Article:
Social Question

Hypocrisy_Central's avatar

Why in the US does tobacco get more of a bad rap than alcohol?

Asked by Hypocrisy_Central (26801points) January 27th, 2011

Does it seem to you that societally in the US tobacco is treated as more repugnant than alcohol? You don’t see tobacco companies sponsoring race cars, and their ads in magazines and TV have long been gone. You cannot smoke anywhere really, not even in bars; certainly not planes and trains. Brewers and bottlers of alcohol still get to sponsor races cars and boats, etc, it is still served on jets and boats. And TV characters drinking all the time or getting drunk are not complained about as a TV or movie character smoking. Smoking has been made to seem so dangerous and unhealthy when I can never recall on the news anyone t-boning another car or running down and killing cyclist or pedestrians because they were over nicotined. More people die at the hands of drunks or because alcohol was involved than smoking so why is smoking suck a scourge? Is it because American loves to get drunk more or that the makers of alcohol have better lobbyist?

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39 Answers

coffeenut's avatar

because second hand smoking kills someone slower than second hand drinking….. costs more in the long run

marinelife's avatar

Second hand smoke means that using tobacco affects more than just the user. It kills people.

iamthemob's avatar

I’m not going to get on the second-hand smoke kills bandwagon…

…but, when you smoke, it does directly affect those around you. In an extremely unpleasant way. And the furniture. And your clothes. And their clothes. And their hair.

You have to throw a drink on someone for the alcohol to do that. And then you have less to drink.

john65pennington's avatar

It may be the harm of the many chemicals found in cigarettes.

Alcohol is…......well, alcohol. We pretty much know this and how it effects our body.

Not so, with cigarettes and its vast variety of chemicals.

snowberry's avatar

I suspect that if the tobacco people bought to smoke were actually PURE tobacco, there would not be such a huge problem. They put lots of nasty garbage in there which makes it worse and far more habit forming than pure tobacco smoke.

Of course, it still would stink and mess up other folk’s lungs and stuff, but it would not be as bad.

xjustxxclaudiax's avatar

Alcohol in moderation is good for a glass of wine. Would having a cigarette once a day improve your health?

xjustxxclaudiax's avatar

I smoke hookah at least 3 times a week for about an hour each time. There are pros and cons to it. Some people say its safer than smoking cigarettes, and some people disagree…I think its worse because of the fact that we’re inhaling more smoke in one sitting BUT it has less toxic chemicals than a cigarette…and also only .5% nicotine…some don’t even have nicotine. I see where your going about the unfairness of cigarettes and alcohol, and I agree…alcohol shouldn’t be advertised as such a good thing when it kills people…their advertisements should be band too.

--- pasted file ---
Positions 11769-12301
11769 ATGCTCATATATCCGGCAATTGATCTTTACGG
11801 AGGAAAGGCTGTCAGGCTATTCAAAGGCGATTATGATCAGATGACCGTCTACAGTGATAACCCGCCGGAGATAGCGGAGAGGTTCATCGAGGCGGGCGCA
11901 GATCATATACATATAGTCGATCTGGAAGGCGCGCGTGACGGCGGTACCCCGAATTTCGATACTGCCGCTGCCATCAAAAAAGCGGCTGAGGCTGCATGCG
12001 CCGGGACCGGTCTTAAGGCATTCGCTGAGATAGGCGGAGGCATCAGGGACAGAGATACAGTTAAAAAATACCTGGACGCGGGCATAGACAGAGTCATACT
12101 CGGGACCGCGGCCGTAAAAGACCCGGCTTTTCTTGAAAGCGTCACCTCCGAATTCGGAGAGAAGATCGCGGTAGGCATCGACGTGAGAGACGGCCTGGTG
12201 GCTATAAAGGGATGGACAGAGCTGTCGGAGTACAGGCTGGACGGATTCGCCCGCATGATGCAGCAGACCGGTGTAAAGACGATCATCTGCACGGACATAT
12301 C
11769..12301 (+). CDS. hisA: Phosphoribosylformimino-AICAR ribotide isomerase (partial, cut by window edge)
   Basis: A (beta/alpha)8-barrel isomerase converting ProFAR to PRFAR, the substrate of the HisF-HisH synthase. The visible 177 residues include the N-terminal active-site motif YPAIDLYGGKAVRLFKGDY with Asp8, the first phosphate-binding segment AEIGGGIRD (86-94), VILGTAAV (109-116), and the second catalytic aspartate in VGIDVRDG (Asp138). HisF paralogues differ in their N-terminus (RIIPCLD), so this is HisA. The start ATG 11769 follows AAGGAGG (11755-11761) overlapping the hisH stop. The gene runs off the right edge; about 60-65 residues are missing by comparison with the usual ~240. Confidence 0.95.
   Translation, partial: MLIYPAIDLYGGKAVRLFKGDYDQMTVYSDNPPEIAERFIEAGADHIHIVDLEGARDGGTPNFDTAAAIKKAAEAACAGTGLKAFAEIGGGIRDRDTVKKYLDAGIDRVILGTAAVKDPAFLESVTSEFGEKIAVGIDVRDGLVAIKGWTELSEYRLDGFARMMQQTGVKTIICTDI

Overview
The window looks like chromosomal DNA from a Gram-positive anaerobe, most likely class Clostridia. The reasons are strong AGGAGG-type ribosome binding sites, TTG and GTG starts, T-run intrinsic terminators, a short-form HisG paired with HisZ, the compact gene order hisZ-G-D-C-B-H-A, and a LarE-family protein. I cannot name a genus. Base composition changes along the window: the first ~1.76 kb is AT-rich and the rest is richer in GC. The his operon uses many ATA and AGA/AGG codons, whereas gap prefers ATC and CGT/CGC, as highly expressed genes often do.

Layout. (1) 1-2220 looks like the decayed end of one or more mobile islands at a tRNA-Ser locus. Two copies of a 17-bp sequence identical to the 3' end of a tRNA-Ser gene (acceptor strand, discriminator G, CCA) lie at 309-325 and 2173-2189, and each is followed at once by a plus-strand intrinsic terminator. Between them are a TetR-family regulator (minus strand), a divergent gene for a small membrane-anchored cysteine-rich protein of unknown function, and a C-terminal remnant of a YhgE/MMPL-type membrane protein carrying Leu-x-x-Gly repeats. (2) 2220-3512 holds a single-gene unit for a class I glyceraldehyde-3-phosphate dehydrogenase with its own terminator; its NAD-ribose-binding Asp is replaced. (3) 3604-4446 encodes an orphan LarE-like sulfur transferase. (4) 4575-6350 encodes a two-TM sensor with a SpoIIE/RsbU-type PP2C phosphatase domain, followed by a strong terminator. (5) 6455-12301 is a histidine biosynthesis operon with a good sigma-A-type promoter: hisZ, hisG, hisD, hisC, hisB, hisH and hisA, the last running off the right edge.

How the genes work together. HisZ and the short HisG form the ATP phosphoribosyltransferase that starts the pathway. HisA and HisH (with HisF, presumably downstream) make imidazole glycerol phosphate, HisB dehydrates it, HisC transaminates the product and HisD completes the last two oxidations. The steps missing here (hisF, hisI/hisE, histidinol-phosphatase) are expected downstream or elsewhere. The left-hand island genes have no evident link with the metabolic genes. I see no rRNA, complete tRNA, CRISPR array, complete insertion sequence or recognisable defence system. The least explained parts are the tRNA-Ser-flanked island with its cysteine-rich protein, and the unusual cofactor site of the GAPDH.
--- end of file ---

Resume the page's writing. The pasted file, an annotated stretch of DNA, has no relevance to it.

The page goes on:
KatawaGrey's avatar

Ah, @Hypocrisy_Central, this is something we agree on. I have always wondered this myself. People love to call out tobacco smokers and say they are awful people who are ruining everything and killing everybody. I am quite sick of hearing “Well, second-hand smoke harms other people.” And yet, a drunk driver will kill you faster than any second-hand smoke. Someone who drink 20 beers a day is an alcoholic. Someone who smokes 20 cigarettes a day may just be a normal American. A heavy smoker doesn’t destroy his/her family but a heavy drinker can destroy his/her family. Nobody says, “Alcohol will kill you if you drink too much,” which it will, but everyone calls out the smokers for the murderers they are.

I find it quite interesting that people think that someone drinking alcohol doesn’t affect anyone around them. I beg to differ. When I lived in a college dorm, I couldn’t sleep on the weekends for all the loud, drunken people on campus. More than once, I had to look after a friend of mine who was so drunk that he/she might pass out in the street. I had to guide drunk friends home. I had to stop them from saying the kinds of things to people twice their size that they normally would not say. I guess I could have just let them pass out in the gutter or let them taunt the 250 pound hockey player but, quite frankly, I wasn’t too keen on having a friend end up in the hospital or jail if they were underage which, often, they were.

When someone gets alcohol poisoning, man, it really sucks. They didn’t know their limits. Poor them. If someone gets cancer after years and years of smoking, well, they had it coming and they deserve no sympathy or help. It’s okay to not want to be with someone because they smoke but it’s not okay to not want to be with someone because they drink.